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"What is it like to live life with a Brewing Storm?"

Life can change in an instant. This is an ageless truth that bears its fruit to everyone at some point in time. For Stephen Knapp, his diagnosis of MS (Multiple Sclerosis) was the catalyst for the instant change in his life. His book "Don't Ask Me How I Feel- I Have MS," which was originally published in 2008, is a riveting and compelling chronicle of his experiences facing and dealing with his diagnosis and its effects on his life in ways that will give anyone a deep introspection of their own.

"I felt that it was very cathartic to write about the strange feelings I was having. Each day new things were happening and I put down on paper as I was having them."

Stephen effectively conveys his catharsis by evoking a level of vulnerability and determination that is rarely seen or expressed, which has the benefit of providing its readers with a relatable, genuine, and personal experience that even people without MS can relate and sympathize with.

Multiple Sclerosis is a disease that primarily targets the nervous system. It damages the insulating covers of nerve cells in the brain and spinal cord, causing a gradual disruption of normal everyday capacities. More than 2.3 million people worldwide have a diagnosis of MS, and in the United States alone, it is estimated that nearly 1 million people live with a diagnosis of MS. As of now, there is no cure for MS. Experiencing a life-changing diagnosis of this magnitude is no trifling matter and the journey towards accepting and living with the diagnosis, compounded with the typical trials and tribulations of life, is an expectedly challenging and strenuous affair.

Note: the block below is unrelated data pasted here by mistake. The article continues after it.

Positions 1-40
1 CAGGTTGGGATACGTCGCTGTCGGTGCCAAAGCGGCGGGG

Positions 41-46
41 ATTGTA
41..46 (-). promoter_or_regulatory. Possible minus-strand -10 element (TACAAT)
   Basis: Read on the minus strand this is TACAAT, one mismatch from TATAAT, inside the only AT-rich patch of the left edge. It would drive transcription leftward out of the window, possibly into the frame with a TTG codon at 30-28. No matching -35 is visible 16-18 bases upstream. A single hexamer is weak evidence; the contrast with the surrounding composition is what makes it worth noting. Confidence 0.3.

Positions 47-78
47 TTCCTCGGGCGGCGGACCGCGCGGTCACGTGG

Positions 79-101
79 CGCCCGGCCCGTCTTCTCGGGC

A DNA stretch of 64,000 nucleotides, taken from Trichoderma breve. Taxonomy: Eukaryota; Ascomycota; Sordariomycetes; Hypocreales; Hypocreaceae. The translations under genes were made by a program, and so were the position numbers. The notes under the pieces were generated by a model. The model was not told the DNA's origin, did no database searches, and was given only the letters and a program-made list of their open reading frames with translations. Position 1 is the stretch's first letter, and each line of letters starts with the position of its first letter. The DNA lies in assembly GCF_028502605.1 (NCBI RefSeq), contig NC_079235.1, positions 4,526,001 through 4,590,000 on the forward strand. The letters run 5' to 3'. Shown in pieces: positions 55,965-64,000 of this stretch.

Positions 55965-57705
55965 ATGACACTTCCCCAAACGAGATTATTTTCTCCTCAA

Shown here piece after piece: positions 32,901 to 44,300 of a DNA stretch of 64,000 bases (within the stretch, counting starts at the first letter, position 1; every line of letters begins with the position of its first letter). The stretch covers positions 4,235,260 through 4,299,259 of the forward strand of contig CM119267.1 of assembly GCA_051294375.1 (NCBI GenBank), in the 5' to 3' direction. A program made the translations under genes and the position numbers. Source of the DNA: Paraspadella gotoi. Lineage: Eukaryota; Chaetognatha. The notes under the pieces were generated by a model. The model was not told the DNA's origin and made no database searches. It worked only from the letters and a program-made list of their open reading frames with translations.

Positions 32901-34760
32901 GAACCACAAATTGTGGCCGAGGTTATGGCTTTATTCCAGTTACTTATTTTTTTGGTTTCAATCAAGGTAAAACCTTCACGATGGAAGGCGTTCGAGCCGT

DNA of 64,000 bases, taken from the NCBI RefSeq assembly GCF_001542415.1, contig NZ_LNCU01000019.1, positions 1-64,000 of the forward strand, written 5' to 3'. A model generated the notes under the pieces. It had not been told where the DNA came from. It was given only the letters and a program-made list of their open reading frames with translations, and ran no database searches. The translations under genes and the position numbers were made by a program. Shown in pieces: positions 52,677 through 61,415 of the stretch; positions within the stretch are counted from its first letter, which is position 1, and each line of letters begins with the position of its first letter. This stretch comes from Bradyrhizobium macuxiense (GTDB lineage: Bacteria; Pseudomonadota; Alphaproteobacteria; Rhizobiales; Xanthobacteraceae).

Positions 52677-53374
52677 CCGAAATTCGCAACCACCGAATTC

"The book was intended at first to just try to describe what I was feeling after my diagnosis; however, it later became a memoire due to the fact that I realized after two years of writing I was born with MS and had subtle physical side-effects in my youth as well as in later times."

The words of his neurologist on the day he was diagnosed with MS stuck to Stephen's mind like a fly in a spider web "You have multiple sclerosis, and looking at your MRI, you are a walking time bomb. You may not have symptoms today, but it's just a matter of time." Stephen went through a dark and depressing period for the five years after his initial diagnosis. However, this gave him enough time to reflect and write about the physical and mental experiences which would eventually become "Don't Ask Me How I Feel- I Have MS." Stephen's book shows that life moves on regardless and that there are some good things that can emerge out of a bad experience.

Stephen is now 72. He describes his life as being a rather unique and varied one. Despite feeling the worsening symptoms of the disease he's been afflicted with for nearly two decades, his resolve and enthusiastic approach in life continue unabated. Read and experience Stephen's journey for yourself by reading the book, which is now available for purchase on Amazon in the paperback version for 19.99 USD. Those interested can find this book

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